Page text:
War of the Rebellion: Serial 074 Page 0423 Chapter L. REPORTS, ETC.-ARMY OF THE TENNESSEE.

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and heroism, not a man in either line left his post; all seemed anxious to join in the contest; none shirked or neglected their duty. In the evening of the 28th my troops in the first line were relieved by Colonel Mersy's brigade, and about 10 o'clock at night, May 29, the position was again attacked by the enemy. Colonel Mersy's commanded held the enemy in check until his ammunition was exhausted, and there being none at hand, I relieved one of his regiments by the Sixty-sixth Indiana Volunteers. This regiment held the position firmly until the enemy withdrew, when it was again relieved by Colonel Mersy, he having supplied his command with ammunition. May 30, I relieved Colonel Mersy's brigade, in the front line, by the Seventh Iowa and Fifty-second Illinois Infantry.

June 1, the works at Dallas were abandoned, and, with the Sixteenth Corps, I moved my command about four miles north, across a branch of Pumpkin Vine Creek, and made a line of works, which were held until June 5, from which the command was moved to within one mile of Acworth. The troops rested here until the 10th, when we again moved against the enemy on Kenesaw Mountain. My command remained in reserve near Big Shanty until June 26, when I advanced to the base of the mountain and relieved a portion of General Osterhaus' command. Remained in this position, skirmishing with the enemy and making demonstrations in favor of other portions of the army, until July 2, when I started toward the right of our army. The morning of the 3rd Kenesaw Mountain was discovered to be evacuated by the enemy. We moved into Nickajack Creek, near Ruff's Mill; constructed works during the night. The morning of the 4th of July advanced across the Chattahoochee River and to their tete-de-pont on the north side. On the 5th moved, on Howell's Ferry road, to within four miles of the river, from thence, via Marietta, to Roswell, and crossed the Chattahoochee. The afternoon of the 10th took a good position on a hill, and completed the works already begun there by troops of the Fourth Corps. Left this position on the 18th, and marched, via Decatur, to a position on the right of the Fifteenth Corps, and distant two miles and a half from Atlanta, east.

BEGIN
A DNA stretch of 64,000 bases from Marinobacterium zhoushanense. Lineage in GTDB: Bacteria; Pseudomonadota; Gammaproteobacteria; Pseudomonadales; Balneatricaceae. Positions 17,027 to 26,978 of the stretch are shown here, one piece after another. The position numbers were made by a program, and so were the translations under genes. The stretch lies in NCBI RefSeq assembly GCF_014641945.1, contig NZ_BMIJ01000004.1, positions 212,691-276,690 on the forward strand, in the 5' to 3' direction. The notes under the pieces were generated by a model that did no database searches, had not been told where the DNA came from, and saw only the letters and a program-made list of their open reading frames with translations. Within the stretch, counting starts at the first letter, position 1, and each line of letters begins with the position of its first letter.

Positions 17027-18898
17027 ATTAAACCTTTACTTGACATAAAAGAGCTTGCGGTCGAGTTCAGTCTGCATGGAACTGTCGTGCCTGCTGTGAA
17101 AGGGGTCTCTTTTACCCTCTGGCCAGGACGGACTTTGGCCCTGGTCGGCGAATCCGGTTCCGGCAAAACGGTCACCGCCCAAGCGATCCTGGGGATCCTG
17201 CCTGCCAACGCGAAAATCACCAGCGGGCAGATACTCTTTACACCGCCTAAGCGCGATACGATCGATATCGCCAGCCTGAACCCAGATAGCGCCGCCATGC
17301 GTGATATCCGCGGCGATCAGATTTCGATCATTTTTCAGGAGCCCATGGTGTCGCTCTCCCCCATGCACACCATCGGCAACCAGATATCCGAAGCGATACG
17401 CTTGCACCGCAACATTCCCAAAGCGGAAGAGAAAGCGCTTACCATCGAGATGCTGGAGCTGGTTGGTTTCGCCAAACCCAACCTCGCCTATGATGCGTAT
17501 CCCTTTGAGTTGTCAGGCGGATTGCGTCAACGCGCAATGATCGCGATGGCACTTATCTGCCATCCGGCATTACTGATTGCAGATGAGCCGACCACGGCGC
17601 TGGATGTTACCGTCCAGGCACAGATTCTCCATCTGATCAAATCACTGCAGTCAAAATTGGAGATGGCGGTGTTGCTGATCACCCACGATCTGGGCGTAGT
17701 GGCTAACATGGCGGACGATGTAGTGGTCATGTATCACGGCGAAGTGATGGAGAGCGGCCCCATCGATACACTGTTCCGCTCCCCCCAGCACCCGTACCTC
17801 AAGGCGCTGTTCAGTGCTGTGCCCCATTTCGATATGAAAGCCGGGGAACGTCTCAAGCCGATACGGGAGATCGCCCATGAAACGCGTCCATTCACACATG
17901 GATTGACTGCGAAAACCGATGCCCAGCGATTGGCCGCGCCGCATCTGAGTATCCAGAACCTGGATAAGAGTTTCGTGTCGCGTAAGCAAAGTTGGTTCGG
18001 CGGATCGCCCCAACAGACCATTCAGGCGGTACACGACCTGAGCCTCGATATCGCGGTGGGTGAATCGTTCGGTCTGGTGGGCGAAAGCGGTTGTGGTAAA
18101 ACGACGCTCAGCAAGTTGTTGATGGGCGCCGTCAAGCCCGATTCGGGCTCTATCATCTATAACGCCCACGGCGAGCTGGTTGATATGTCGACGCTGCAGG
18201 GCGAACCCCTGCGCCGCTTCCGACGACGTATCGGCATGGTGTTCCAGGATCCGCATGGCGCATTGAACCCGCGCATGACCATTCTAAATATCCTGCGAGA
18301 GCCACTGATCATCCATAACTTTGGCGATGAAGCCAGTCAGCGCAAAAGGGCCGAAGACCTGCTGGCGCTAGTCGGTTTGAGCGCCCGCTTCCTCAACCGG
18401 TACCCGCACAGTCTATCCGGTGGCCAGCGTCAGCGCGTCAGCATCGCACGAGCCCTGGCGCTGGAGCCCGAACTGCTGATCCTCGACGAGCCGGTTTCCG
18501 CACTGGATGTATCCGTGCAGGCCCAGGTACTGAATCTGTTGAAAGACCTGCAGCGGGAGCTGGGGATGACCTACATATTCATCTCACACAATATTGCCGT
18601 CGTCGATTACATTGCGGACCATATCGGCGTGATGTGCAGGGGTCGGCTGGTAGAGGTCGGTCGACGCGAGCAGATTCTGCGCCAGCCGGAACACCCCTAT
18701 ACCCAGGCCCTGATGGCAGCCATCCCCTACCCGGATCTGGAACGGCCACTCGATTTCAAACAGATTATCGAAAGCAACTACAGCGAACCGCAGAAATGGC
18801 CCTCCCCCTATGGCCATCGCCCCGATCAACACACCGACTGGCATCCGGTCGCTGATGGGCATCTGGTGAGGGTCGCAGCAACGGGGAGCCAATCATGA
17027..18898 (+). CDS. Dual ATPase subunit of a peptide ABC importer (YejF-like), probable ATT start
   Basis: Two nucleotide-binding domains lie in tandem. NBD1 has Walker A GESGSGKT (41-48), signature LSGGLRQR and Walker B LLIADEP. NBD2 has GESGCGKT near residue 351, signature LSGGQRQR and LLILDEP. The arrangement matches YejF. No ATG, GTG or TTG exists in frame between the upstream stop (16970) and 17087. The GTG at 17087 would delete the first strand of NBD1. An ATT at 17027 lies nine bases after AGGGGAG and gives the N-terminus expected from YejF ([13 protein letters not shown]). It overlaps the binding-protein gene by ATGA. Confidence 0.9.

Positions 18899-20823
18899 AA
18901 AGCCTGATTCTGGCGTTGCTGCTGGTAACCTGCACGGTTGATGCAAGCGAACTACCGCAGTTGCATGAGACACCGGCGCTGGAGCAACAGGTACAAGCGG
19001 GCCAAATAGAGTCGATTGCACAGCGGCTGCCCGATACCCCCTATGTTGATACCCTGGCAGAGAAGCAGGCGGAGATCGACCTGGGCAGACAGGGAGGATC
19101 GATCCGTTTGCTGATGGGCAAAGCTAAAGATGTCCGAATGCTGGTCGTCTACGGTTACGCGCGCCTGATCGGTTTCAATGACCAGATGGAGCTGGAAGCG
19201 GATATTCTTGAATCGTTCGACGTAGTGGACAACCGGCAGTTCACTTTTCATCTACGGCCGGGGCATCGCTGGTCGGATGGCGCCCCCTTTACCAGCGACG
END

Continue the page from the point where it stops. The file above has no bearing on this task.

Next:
Constructed works during the night of July 20; afterward moved to the front and right, and joined the left of the Twenty-third Army Corps. Left this position the morning of the 22nd July, and moved about two miles and a half south, and engaged in the battle of the 22nd before Atlanta, a report of which has been forwarded.* On the 27th left the position of the battle of July 22 and moved around the north side of Atlanta to right of Fourteenth Corps, on Proctor's Creek; drove the enemy's skirmishers about half a mile, and occupied a good position two miles and a half west of the city. Here I skirmished constantly with the enemy, advancing my line several times, until I reached a fine position, about 1,100 yards from the enemy's main works and less than 200 yards from strongly intrenched skirmish line. This position was in plain sight of Atlanta, and from it shot and shell were constantly thrown into the doomed city for-days and nights. Retired from this position in the night of August 25 and moved to the right, south; crossed Utoy and Camp Creeks, struck Atlanta and West Point Railroad, and destroyed the track near Fairburn during August 29. August


*See p. 418.